Mr. Limbaugh showed tremendous courage in taking on this issue. He is an entertainer and provocateur, but there were plenty to topics that may have made easier fodder for his show. But Mr. Limbaugh chose to educate his listeners, and he also referred them to books such as Dixy Lee Ray’s Trashing the Planet, where they would get the tools to dissect the DDT myth and other unfounded environmental scares.
Rush’s megaphone helped the real facts about DDT enter public dialogue as they never had before, and there has been a sea change in opinion and policy. Both the World Health Organization and the U.S. Agency for International Development just recently reversed long-held policy and now encourage the limited use of DDT to fight malaria. Even some liberal venues now recognize that DDT’s benefits outweigh its tiny risks. The New York Times Magazine published a largely favorable article on DDT and the paper’s editorial page endorses its limited use in the Third World.
In fact, a prominent activist in the fight against malaria says that Mr. Limbaugh and other talk radio hosts deserve a good deal of credit for educating the public on this important issue. Roger Bate, director of the Washington-based health advocacy group Africa Fighting Malaria, noted in an interview that it was conservative members of Congress, particularly Sens. Sam Brownback, R-Kan., and Tom Coburn, R-Okla., who pushed the foreign aid bodies to change their policies on DDT. And it was hosts such as Mr. Limbaugh who made it politically possible for them to openly advocate a pro-DDT position.
Mr. Bate told me: “Conservative talk radio played a small but important part in the decisions with DDT. I think that it provided support for the conservative Senators Brownback and Coburn, who were instrumental in pushing this in Congress. Without their prodding, it wouldn’t have happened as quickly. Although they are intelligent in their own right, I think their constituents were involved in pushing them to do what was the right thing, and they were educated by talk radio.”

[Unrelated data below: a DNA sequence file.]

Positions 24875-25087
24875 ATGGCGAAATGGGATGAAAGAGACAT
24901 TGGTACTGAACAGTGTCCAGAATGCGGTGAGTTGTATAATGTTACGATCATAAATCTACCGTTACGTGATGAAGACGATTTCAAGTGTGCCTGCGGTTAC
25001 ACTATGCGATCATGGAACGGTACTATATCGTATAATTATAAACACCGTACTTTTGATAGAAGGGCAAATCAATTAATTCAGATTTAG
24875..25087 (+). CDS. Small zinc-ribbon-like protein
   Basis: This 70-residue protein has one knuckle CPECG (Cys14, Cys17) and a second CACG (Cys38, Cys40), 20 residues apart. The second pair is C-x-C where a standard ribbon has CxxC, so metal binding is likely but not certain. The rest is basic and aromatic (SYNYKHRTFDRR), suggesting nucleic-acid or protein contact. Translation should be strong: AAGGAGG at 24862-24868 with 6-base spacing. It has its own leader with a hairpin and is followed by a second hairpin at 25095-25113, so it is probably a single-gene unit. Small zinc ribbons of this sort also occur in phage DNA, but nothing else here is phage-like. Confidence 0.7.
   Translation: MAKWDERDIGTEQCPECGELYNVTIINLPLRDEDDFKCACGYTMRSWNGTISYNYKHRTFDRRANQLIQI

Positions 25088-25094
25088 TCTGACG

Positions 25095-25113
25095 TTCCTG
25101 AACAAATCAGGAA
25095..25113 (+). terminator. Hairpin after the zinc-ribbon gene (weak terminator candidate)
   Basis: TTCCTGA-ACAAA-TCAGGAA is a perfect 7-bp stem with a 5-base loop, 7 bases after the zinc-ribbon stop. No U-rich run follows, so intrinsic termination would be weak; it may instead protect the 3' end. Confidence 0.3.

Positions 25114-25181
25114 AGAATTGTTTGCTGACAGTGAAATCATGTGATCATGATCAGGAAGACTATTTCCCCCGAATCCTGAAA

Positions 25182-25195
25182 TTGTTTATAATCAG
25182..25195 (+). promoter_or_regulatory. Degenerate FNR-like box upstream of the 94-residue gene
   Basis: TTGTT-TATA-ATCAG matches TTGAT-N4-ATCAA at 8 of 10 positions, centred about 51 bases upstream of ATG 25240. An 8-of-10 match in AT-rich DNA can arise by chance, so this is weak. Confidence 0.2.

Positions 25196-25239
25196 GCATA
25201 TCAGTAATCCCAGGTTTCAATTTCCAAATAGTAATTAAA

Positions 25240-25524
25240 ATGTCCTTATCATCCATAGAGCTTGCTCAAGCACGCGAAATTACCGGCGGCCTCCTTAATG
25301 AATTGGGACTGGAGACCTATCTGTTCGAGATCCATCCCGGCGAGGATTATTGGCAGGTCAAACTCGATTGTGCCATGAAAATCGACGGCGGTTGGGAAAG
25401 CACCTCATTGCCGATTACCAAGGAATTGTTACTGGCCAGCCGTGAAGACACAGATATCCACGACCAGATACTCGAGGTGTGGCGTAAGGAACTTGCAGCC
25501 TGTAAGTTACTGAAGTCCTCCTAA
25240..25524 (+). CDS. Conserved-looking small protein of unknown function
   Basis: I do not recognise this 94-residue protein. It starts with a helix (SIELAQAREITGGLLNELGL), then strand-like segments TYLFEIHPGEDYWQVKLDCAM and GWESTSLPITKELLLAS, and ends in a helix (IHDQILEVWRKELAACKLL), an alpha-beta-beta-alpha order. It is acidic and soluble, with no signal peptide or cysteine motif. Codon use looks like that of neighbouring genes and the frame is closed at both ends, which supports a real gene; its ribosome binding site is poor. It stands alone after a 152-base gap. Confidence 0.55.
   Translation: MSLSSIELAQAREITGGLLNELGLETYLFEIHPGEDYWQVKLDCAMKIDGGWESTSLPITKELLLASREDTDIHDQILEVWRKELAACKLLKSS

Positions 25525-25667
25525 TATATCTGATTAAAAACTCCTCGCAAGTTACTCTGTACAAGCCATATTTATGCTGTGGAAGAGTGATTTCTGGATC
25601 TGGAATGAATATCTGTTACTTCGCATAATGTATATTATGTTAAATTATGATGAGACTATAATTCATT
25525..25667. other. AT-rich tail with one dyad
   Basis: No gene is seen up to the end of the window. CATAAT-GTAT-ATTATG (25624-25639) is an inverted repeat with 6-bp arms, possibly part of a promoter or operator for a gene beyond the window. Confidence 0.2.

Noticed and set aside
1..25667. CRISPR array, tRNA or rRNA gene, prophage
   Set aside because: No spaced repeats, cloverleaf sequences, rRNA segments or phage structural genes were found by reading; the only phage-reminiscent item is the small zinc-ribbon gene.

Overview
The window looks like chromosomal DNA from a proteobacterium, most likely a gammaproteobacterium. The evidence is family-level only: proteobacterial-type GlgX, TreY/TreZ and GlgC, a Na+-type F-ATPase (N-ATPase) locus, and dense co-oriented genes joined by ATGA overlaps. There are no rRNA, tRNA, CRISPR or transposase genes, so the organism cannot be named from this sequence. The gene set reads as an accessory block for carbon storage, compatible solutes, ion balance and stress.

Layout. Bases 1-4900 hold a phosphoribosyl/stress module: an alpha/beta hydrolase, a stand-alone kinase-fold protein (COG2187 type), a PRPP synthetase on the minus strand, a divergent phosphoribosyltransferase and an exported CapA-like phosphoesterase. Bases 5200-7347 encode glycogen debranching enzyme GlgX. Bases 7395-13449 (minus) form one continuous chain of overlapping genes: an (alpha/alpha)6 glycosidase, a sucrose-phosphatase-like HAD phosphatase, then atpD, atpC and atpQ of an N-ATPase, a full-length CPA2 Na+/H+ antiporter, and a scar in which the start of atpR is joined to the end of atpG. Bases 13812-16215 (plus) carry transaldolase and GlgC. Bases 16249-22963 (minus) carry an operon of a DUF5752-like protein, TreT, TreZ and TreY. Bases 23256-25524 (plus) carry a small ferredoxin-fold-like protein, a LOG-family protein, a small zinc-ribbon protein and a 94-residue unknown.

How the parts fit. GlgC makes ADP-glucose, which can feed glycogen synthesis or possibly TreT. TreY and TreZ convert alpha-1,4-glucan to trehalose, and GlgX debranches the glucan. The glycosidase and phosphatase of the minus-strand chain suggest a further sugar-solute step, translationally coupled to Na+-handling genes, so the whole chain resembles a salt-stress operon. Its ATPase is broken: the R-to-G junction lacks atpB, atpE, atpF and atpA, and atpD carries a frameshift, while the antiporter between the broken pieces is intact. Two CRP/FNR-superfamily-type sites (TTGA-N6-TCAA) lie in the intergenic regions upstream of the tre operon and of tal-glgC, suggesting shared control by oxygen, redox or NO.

And where was Mr. Gore? Even after the turnabout by the New York Times and other liberal venues, Mr. Gore has never once said that Rachel Carson was wrong. As late as 1996, he called DDT a “notorious compound” that “presented serious human health risks.” The tragedy is that on this issue, Mr. Gore could have used his tremendous political capital to make a difference in reducing malaria deaths. Instead, he either stood silently by or contributed to worsening the epidemic by joining in the vilification of the best tool to fight malaria.
And Mr. Gore is still hindering anti-malaria efforts by spreading misinformation about its main causes. In his movie and book An Inconvenient Truth, Gore blames global warming for recent outbreaks of malaria in the cooler regions of Kenya. But as I have reported in my book Eco-Freaks and elsewhere, the World Health Organization had documented epidemics in those very regions in the 1940s, long before global warming was on the radar screen. The malaria was wiped out there, as elsewhere, by DDT, and unfortunately, as elsewhere, has now returned in the absence of DDT’s use. Also unfortunate is that the establishment media for the most part has not seen fit to correct Mr. Gore on this and many other dangerous misstatements in An Inconvenient Truth.
But Mr. Limbaugh and talk radio are still there spreading the truth about this and other issues. This is why Mr. Limbaugh — as well as fellow talk show hosts who see it as their mission to educate their audiences about environmental myths, such as G. Gordon Liddy, Mark Levin, and Lars Larson—all would make more deserving recipients of the 2007 Nobel Peace Prize than the former vice president.
Thank you for taking this letter into consideration.
HUMAN EVENTS readers may also share their opinions on who should be the Nobel Peace Prize recipient by e-mailing the Nobel Committee at [email protected]
Or by writing to:
Professor Ole Danbolt Mjoes
Norwegian Nobel Committee
Henrik Ibsens gate 51